The cost of summer grazing continues to climb. Here are some considerations to think about before renting that pasture.
New demands for corn, such as ethanol production and growing export markets, have increased the price of corn, and the repercussion has been increased costs of virtually all other feedstuffs. Through both direct and indirect influences, this has also driven land prices and rental rates up, including range and pasture land. Thus, one of many rapidly escalating portions of rising annual cow costs is the cost to rent grass.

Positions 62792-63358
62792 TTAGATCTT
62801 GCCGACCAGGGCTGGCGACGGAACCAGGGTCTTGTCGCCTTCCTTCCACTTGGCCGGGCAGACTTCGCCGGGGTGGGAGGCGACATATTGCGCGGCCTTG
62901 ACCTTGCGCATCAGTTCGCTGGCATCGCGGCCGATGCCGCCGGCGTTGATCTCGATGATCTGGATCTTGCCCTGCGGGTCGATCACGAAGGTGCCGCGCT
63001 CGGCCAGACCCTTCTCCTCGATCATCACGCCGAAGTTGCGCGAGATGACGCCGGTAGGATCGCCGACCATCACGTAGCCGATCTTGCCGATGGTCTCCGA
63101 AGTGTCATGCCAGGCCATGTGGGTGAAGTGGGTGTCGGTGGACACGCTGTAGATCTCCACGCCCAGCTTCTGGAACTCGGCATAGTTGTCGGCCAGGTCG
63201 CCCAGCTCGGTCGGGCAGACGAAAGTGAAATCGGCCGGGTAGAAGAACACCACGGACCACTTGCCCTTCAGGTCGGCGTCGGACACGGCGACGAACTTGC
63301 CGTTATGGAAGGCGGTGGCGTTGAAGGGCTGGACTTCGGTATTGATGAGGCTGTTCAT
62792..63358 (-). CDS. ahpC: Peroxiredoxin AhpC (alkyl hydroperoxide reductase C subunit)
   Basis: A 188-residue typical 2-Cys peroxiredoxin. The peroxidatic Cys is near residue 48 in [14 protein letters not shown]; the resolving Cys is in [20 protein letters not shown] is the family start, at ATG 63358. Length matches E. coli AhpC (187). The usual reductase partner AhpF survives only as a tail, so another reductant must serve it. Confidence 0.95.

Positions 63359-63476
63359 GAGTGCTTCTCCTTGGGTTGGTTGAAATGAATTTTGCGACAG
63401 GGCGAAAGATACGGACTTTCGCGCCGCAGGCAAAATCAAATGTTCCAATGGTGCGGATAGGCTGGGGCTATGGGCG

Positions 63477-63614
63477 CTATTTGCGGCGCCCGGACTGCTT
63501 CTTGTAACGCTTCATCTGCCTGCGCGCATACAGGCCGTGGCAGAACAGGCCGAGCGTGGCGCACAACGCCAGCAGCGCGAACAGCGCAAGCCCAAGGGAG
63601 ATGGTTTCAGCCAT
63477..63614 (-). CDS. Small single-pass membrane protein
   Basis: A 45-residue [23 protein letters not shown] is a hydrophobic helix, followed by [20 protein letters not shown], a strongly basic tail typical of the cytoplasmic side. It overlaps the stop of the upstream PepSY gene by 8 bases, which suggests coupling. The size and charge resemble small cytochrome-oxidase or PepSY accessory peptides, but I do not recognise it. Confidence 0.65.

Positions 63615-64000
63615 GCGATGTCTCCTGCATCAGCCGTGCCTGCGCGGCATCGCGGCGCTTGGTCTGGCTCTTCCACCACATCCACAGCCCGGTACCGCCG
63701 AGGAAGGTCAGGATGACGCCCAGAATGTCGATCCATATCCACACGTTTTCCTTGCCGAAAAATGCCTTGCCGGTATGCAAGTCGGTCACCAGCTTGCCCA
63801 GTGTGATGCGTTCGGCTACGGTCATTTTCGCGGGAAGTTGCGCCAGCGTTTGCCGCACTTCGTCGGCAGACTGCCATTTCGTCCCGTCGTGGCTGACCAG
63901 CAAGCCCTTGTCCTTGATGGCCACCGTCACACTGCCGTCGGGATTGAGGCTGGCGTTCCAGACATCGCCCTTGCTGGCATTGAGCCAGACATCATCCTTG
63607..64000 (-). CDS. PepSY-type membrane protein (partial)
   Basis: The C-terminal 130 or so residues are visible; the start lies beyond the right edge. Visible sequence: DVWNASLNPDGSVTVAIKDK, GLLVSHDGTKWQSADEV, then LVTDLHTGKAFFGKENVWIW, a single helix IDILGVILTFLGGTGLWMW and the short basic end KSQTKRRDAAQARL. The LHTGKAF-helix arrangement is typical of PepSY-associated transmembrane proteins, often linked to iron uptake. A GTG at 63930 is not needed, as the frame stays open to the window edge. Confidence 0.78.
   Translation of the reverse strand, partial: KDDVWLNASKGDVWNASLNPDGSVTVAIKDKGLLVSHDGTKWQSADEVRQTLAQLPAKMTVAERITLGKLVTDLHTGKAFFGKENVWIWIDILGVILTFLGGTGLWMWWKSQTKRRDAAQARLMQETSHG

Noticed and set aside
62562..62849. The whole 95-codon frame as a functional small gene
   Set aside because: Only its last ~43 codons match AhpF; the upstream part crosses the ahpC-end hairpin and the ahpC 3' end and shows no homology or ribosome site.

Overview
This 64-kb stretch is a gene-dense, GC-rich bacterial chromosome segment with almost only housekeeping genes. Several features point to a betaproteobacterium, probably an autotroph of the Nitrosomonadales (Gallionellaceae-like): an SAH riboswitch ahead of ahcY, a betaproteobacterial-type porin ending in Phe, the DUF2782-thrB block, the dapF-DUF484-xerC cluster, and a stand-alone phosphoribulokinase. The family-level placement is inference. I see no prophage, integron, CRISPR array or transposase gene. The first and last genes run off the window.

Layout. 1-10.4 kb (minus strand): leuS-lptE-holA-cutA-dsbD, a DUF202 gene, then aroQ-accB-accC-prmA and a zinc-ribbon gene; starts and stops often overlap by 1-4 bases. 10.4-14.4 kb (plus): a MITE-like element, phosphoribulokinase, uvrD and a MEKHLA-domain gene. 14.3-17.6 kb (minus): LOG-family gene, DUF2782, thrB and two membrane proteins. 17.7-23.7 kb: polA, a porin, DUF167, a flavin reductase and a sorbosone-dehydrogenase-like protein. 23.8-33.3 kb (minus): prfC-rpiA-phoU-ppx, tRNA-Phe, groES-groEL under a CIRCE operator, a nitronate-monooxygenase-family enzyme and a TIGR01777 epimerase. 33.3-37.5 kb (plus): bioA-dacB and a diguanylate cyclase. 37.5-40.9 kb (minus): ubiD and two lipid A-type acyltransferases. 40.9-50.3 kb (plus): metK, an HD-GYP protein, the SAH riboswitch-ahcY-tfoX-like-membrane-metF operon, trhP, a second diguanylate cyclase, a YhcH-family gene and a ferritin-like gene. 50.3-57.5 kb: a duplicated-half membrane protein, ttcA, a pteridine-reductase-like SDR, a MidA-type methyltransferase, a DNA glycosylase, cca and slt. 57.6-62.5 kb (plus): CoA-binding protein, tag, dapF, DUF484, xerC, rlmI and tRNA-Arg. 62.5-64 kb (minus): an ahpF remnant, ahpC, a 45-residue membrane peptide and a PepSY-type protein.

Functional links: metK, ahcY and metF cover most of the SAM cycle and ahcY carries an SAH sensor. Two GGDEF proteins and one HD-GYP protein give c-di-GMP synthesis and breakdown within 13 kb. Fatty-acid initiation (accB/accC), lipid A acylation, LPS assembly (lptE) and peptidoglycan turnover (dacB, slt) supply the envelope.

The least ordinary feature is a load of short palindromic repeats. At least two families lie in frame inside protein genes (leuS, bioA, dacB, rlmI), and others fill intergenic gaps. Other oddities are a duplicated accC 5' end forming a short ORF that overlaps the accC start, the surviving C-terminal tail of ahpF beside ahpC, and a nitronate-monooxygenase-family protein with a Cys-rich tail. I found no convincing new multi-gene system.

SDSU economists recently released a publication entitled “Agricultural Land Market Trends: 1991-2011.” Rangeland and pasture cash rental rates for 2011 ranged from $7.40 in southwest South Dakota to $69.45/acre in southeast South Dakota. In contrast, when reported on a cost/animal unit month (AUM) basis, the range was much smaller ($19.10 to $44.50). These per-acre rates reflect an 11.2% increase from the previous year.
One concern that these figures present is how to compare rental rates on a per-acre basis to rates calculated on an AUM or per-animal basis. This becomes an issue of knowing the stocking rate so that AUM or animal numbers per acre can be used to compute the acreage required to support the animals. Further complicating this is converting animal numbers to an AUM basis.
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